P-1 (Able IV) was orignally planned to be a Venus Fly-by mission, but was later replanned as a lunar orbiter. It was to be launched on a Atlas-C Able vehicle. The launch vehicle was destroyed by an explosion during the pre-launch firing test. The payload was not mounted on the rocket at this time, so it was later launched as the P-3 mission.
P-3 (Able IV) was the renamed spacecraft P-1 and was eventually launched on an Atlas-D Able. The plastic payload shroud broke away 45 seconds after launch, subjecting the payload and third stage rocket to critical aerodynamic loads. At 104 seconds after launch communications with the upper stages was lost and the payload was stripped off followed by the third stage. Telemetry indicated the first and second stages continued as programmed.
P-30 (Able VA) was launched on an Atlas-D Able. The first stage burned normally for 275 seconds, the two Atlas booster engines were jettisonned as planned after ~250 seconds. At an altitude of about 370 km the first stage separated from the second stage. When the second stage was ignited telemetry showed abnormal burning and the stage failed due to a malfunction in the oxidizer system. The third stage fired upon command from the ground and the probe successfully fired its hydrazine engine to separate from the spent rocket motor. But without attaining the proper velocity and far off course, the payload was destroyed upon reentry 17 minutes after launch. The vehicle was believed to have come down somewhere in the Indian Ocean. Signals were returned by the payload for 1020 seconds after launch. The mission was designed to reach the Moon approximately 62 hours after launch.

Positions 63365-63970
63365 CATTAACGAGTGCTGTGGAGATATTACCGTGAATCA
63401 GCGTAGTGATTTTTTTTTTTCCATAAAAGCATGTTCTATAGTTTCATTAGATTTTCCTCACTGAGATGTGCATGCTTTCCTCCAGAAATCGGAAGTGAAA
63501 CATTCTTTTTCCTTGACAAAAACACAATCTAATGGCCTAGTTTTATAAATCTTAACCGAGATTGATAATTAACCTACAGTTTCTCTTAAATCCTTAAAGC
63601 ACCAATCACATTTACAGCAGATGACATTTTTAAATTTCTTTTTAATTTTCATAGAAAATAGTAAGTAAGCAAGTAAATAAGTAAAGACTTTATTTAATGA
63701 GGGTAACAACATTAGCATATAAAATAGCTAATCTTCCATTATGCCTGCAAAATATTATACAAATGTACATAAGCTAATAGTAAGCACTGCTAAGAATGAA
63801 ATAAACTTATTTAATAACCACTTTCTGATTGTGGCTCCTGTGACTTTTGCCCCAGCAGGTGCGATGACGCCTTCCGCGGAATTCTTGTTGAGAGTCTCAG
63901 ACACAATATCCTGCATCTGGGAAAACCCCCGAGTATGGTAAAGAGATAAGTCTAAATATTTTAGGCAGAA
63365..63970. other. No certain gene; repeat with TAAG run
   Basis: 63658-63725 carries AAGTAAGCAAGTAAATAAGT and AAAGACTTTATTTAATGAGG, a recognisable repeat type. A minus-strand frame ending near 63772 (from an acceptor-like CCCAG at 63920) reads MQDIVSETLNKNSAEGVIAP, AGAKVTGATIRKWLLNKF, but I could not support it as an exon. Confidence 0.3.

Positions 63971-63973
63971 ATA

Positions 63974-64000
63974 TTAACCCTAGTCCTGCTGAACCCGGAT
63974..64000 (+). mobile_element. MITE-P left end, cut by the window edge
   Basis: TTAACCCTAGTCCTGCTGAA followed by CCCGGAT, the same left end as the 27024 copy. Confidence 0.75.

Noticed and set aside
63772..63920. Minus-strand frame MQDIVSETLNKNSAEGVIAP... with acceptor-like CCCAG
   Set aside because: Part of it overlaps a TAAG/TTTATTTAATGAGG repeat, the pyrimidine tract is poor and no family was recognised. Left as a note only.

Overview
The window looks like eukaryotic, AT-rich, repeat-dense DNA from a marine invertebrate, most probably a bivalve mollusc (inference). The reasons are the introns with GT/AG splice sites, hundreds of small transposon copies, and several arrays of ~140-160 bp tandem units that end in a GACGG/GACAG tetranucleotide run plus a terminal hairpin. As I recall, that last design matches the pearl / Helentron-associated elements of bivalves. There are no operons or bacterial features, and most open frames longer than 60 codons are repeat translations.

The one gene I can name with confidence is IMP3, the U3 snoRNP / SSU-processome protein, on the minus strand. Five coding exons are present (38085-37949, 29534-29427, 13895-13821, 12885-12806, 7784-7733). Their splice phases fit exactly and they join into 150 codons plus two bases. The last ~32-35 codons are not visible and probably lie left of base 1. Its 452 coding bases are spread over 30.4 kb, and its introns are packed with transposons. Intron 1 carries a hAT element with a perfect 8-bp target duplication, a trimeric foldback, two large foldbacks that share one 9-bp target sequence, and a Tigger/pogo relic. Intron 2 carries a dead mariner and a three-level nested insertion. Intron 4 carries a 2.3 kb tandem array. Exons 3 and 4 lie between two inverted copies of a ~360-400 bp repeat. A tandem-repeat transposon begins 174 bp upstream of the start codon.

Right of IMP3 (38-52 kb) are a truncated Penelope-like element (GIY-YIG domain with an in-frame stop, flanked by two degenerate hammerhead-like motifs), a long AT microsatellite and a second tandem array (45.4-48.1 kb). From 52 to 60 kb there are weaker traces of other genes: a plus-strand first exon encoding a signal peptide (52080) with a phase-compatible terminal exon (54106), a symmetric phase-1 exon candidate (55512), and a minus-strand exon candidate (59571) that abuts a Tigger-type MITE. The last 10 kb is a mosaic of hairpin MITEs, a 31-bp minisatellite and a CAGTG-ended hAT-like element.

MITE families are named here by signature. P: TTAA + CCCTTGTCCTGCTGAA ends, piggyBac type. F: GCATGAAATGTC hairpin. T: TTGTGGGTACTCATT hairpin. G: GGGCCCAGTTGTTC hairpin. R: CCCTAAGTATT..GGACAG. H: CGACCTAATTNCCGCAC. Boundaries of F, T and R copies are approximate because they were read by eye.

The P-31 (Able VB) spacecraft was launched on an Atlas-D Able. The vehicle exploded 68 seconds
after launch at an altitude of 12 km due to a malfunction in the first stage. The payload
fell into the Atlantic Ocean 12 to 20 km from Cape Canaveral in about 20 meter deep water.
|Type / Application:||Lunar Orbiter|
|Contractors:||TRW Space Technology Laboratory (STL)|
|Configuration:||Sphere with four paddle-wheel solar arrays|
|Propulsion:||2 × hydrazine thrusters|
|Power:||4 deployable solar arrays, batteries|
|Mass:||168 kg (#P3); 175 kg (#P30, #P31);|
|Orbit:||Lunar orbit (planned)|
|Pioneer (5a) (P-1, Able 4)||1959-E02||24.09.1959||CC LC-12||F%||Atlas-C Able||not onboard during failure|
|Pioneer (5b) (P-3, Able 4)||1959-F09||26.11.1959||CC LC-14||F||Atlas-D Able|
|Pioneer (6a) (P-30, Able 5A)||1960-F11||25.09.1960||CC LC-12||F||Atlas-D Able|
|Pioneer (6b) (P-31, Able 5B)||1960-F18||15.12.1960||CC LC-12||F||Atlas-D Able|